Right at this moment, over 114 buildings have been undergoing this works, so you will see when you drive around or walk around Hong Kong, there will be buildings carrying a banner, called the OBB, and these 114 buildings have already created some 2000 jobs for workers, technicians as well as professionals.

     As I mentioned, this conference takes place at the time when we have the annual Policy Address, so I would like to share with you some of the things we are doing in this year's annual Policy Address. In this year's Policy Address "Breaking New Ground", the Chief Executive's vision is Hong Kong's economy really needs to diversify and we should go for promoting six economic areas which Hong Kong has strategic advantage. As far as Development Bureau is concerned, we don't own any of those six economic areas like medical services, education services, certification and testing, creativity industry. But we provide a very important resource to support these new economic activities, i.e. in terms of land, so we are designating new land for development of private hospitals, for development of higher education institutes, for high value added logistics industry in Kwai Chung. But the most important initiative is of course revitalise Hong Kong's industrial buildings in order to provide affordable space in some of the most accessible areas in Hong Kong, i.e. the former industrial areas in Kwun Tong, Yau Tong, Kowloon Bay and so on, to support each new economic activity.

     The second major initiative is something that is pity exciting for many people, that is "Conserving Central". This is to bring to higher level the work that Development Bureau has been doing since 2007 when we are tasked with the responsibility to preserve Hong Kong's heritage, so we realised that Central has a good cluster of historic buildings that need to be preserved and to be revitalised.  So we have announced this major initiative to conserve Central, so that Central would continue to be Hong Kong's very distinctive central business district. I think we have brought pamphlets of both initiatives for friends to take away, so I'm not going into the details of the initiatives.

     This is Conserving Central, the eight clusters of buildings we will work on.

     I just want to make a bit of observations of what are the implications of these "Breaking New Ground Together" initiatives for the construction industry.

     First, I believe that building or construction is perhaps no longer a hard, grand or big bang approach towards development. So you see from one of the initiatives in Conserving Central is not to knock down the Central Market which is a grade three historic building and build a 45-storey high-rise on a fourth floor podium with a major basement for car park. It is basically to conserve the Central Market as an "urban oasis" for the enjoyment of people working in Central and also of course for visitors. In my view, the construction industry should contribute to a sustainable, balanced and diversified development addressing the holistic needs of people.  So it is not just livelihood, not just economic progress, it is also about the softer parts of city life íV about some quality space, some better air quality, distinct history and culture and local characteristics. So in another word, the implication for professionals in this particular sector, the construction industry, is that perhaps you are no longer just competing on high technology, tall buildings, glamorous designs, but also you should pay more attention to lower carbon emissions, more green, and more respect for human scale.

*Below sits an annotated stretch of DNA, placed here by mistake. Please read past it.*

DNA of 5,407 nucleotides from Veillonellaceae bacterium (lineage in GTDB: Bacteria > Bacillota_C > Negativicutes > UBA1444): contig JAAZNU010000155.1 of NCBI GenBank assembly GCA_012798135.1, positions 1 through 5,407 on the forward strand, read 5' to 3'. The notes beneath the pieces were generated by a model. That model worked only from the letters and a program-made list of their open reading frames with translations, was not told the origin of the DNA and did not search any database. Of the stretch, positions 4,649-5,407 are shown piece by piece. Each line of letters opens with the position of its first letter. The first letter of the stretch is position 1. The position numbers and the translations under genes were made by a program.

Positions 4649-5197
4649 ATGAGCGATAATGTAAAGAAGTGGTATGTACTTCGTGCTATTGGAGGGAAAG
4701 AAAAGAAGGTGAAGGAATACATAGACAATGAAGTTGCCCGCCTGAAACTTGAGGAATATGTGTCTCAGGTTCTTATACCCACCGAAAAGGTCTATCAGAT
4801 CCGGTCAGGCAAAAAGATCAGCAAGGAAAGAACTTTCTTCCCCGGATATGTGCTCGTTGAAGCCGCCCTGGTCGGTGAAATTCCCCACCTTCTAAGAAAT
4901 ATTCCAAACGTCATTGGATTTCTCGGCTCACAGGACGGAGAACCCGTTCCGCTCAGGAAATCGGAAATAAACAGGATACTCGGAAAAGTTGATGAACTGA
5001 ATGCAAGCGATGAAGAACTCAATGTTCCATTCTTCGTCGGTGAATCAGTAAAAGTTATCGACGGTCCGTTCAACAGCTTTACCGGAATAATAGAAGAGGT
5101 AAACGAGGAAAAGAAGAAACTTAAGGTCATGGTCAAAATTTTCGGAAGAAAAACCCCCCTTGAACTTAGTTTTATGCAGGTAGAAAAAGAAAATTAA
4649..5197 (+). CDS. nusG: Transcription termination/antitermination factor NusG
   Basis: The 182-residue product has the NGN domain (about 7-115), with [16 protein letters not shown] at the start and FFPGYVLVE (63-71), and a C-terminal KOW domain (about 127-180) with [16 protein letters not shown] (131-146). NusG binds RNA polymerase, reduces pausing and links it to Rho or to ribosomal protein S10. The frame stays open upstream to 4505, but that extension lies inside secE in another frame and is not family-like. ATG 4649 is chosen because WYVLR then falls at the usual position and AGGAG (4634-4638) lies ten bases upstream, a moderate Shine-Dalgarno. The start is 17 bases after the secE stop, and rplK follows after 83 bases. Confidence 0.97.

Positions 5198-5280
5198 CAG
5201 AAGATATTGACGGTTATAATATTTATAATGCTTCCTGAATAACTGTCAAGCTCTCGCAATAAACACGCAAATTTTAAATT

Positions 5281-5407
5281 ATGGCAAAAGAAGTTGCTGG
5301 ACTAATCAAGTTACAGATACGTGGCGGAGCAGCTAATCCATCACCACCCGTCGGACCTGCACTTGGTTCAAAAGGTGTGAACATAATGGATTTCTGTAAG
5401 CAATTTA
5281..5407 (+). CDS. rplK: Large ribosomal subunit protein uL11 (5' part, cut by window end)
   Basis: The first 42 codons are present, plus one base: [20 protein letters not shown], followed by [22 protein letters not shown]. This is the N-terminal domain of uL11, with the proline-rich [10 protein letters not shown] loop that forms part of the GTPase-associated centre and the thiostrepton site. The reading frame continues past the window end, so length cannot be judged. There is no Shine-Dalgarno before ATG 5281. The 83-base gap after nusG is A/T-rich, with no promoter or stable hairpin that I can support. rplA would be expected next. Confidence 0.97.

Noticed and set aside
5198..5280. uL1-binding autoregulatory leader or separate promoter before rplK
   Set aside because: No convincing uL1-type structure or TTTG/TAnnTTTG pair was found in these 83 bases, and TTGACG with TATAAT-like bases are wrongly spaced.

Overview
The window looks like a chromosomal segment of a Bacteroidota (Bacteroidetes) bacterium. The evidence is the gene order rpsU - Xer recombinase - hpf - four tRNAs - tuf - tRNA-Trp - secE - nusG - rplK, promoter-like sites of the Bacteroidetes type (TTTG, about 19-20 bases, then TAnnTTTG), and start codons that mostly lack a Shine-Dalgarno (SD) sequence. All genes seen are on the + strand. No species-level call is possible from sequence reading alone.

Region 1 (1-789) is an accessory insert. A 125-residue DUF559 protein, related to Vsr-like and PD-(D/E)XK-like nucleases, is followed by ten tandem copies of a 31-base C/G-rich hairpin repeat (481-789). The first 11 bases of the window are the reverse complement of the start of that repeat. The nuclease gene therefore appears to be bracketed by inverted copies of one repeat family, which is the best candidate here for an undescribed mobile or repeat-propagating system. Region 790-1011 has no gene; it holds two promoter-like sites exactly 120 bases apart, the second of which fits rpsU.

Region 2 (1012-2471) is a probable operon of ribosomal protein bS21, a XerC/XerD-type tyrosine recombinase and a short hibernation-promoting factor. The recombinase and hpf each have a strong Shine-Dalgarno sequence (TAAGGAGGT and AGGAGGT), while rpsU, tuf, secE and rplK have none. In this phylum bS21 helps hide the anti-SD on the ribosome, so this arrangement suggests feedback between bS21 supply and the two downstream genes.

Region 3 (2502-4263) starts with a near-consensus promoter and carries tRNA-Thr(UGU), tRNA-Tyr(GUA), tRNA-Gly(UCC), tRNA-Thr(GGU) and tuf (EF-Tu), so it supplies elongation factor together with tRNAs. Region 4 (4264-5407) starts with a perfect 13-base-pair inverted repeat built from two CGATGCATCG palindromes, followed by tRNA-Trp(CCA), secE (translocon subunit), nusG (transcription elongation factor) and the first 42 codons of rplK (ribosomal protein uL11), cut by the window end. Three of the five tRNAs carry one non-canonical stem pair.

The second observation I have which is from revitalising Hong Kong's industrial buildings is perhaps construction need not be every time replacing old with new. Revitalisation, giving old buildings or existing buildings a new lease of life, restoring and re-using old fabrics with imagination and creativity will yield very good results. That is why in our package of optimising the use of Hong Kong's industry buildings, by the way, there are 1,400 of such buildings with a total GFA of 17 million square metres, is not to knock them down. Of the various incentives or measures we have put in place, the greatest incentive is to put on wholesale conversion. Convert the whole building into, retaining the building fabrics and facades, do all the internal things that need to be done with imagination and creativity and turn them into thematic-based creative industry centres, vertical type of arts village that we envy other cities have, like 798 in Beijing or Tate Modern in London and so on. We are giving strong incentives in terms of wholesale conversion. I believe that this is an area where our construction professionals as well as architectural professionals and building professionals could make a significant contribution.